July Issue 2019

By | Cover Story | Published 5 years ago

W hile journalists in Pakistan are no strangers to threats or censorship, online bullying is yet another tool being used to muzzle the media. In April, one witnessed abusive Twitter trends against several journalists including Marvi Sirmed, Umar Cheema, Mubashir Zaidi, Saleem Safi, Arshad Waheed Chaudhry, Fakhar Durrani and Azaz Syed.

Journalists are trolled for several reasons, but mainly because their views differ from those of the trolls. Journalist Azaz Syed says that for the most part, such social media trends are against those journalists who either criticise the establishment or the ruling party, the Pakistan Tehreek-e-Insaf (PTI). “On occasion, journalists speaking for the weaker segments of society, or challenging some social taboos, also come under fire,” says Syed. When asked whether social media-bashing has any impact on the individuals concerned, Syed says it depends on the lives and the personalities of the respective journalists. “Journalists who are being targeted on social media, tend to avoid discussing issues openly for fear of a backlash,” he says. “A new kind of self-censorship emerges. But there are the fearless few who tend to ignore the bashing and continue criticising. Social media-bashing could dent the credibility of journalists as there are no traffic rules – you can declare journalists to be whatever you want and there will be no one to challenge it,” he adds. According to Syed, these social media trends adversely affect the impression of the journalists before those who either don’t know them personally, or depend on social media for information, since they consider it to be a credible platform.

Asma Shirazi.

Asma Shirazi was trolled after she interviewed Mian Nawaz Sharif when he was returning from London with his daughter, Maryam Nawaz, back in July 2018. Shirazi says that she did a lot of research on where these trolls come from. “I found out who started these campaigns and how they were started,” she says, adding “many of them were overseas Pakistanis, who work for a particular political party.” She says that it is very obvious that these campaigns begin when journalists are critical of certain things. “I deal with this trolling in my own way. For a long time now, I have not been checking my mentions on Twitter. I take it as a broadcast platform where I go and say my own thing – trolling will not stop me from saying what I want to. I have even blocked some old friends as they were having a negative impact on me due to social media. We don’t need such negativity in life. The best thing to do is, not to check your mentions. Write/say what you want to on Twitter and Facebook and then don’t bother about the comments is my new mantra,” she continues.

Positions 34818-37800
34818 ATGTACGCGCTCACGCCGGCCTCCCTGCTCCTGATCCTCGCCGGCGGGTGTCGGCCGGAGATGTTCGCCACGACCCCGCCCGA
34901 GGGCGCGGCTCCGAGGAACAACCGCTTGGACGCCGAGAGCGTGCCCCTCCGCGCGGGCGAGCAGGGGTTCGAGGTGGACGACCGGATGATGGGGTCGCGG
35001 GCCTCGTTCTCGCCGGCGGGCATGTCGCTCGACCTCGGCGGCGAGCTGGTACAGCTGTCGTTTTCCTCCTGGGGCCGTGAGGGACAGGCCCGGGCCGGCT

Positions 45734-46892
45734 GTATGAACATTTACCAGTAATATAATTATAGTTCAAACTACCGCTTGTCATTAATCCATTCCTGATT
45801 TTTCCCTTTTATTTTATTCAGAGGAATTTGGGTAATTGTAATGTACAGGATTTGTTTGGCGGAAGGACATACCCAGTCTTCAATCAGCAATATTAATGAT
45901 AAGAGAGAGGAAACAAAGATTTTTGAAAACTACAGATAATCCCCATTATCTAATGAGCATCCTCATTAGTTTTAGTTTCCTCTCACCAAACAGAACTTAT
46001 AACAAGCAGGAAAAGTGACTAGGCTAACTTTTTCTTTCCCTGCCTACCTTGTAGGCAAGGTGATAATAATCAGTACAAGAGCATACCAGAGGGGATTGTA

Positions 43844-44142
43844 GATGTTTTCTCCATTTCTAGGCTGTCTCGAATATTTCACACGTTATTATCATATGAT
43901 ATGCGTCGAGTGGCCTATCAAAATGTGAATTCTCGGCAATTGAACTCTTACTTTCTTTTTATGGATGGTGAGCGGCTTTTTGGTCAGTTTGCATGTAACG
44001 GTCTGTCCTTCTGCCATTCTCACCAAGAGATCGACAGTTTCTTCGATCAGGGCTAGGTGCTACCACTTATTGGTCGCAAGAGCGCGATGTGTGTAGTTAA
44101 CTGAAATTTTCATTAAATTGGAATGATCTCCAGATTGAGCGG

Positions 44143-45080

Mansoor Ali Khan, an anchorperson, is one of the most-trolled Pakistani journalists these days, on account of his hard-hitting programmes. Khan, who is accused of being pro-PML-N on social media, believes that the PTI has a very vocal and aggressive social media cell. “Actually, they have got different groups in their social media cell,” he alleges. “One is operated by Jehangir Khan Tareen’s group, another by Chaudhry Sarwar and Shah Mehmood Qureshi’s group and then there is the official PTI social media cell. I think Tareen’s social media cell is very aggressive and abusive and it trolls journalists a lot. They target their personal lives as well.”

Mansoor Ali Khan.

Khan says he is a prime target of these trolls. In his opinion, social media has given birth to a new breed of political workers and journalists. “These journalists start feeling harassed and change their points of view due to a handful of tweets,” he continues. “I have been trolled for more than a year and I am quite used to it now. As a matter of fact, it is actually quite encouraging when a particular party targets me by starting a Twitter trend against me or photoshopping my pictures, or abusing me. It is a sign that my work is hitting them where it hurts.” Khan says it also means that he is doing the right thing: “If my work is not being recognised and if I am not creating problems for the corrupt, or for those who have come to power through illegal means, then it means I am not doing my job.”

Khan believes that a journalist’s work shouldn’t be about neutrality, but about what is right and what is wrong. And if he is right, he should be ready to face any sort of trolling or bullying for it. “I do regret the fact that due to my resolve, my family also has to suffer a lot,” he says. “My children are targeted on social media, [and so are] my wife and parents, but I am blessed to have a very supportive family who have never stopped me from doing what I am doing right now. I am ready for the trolls…come what may!”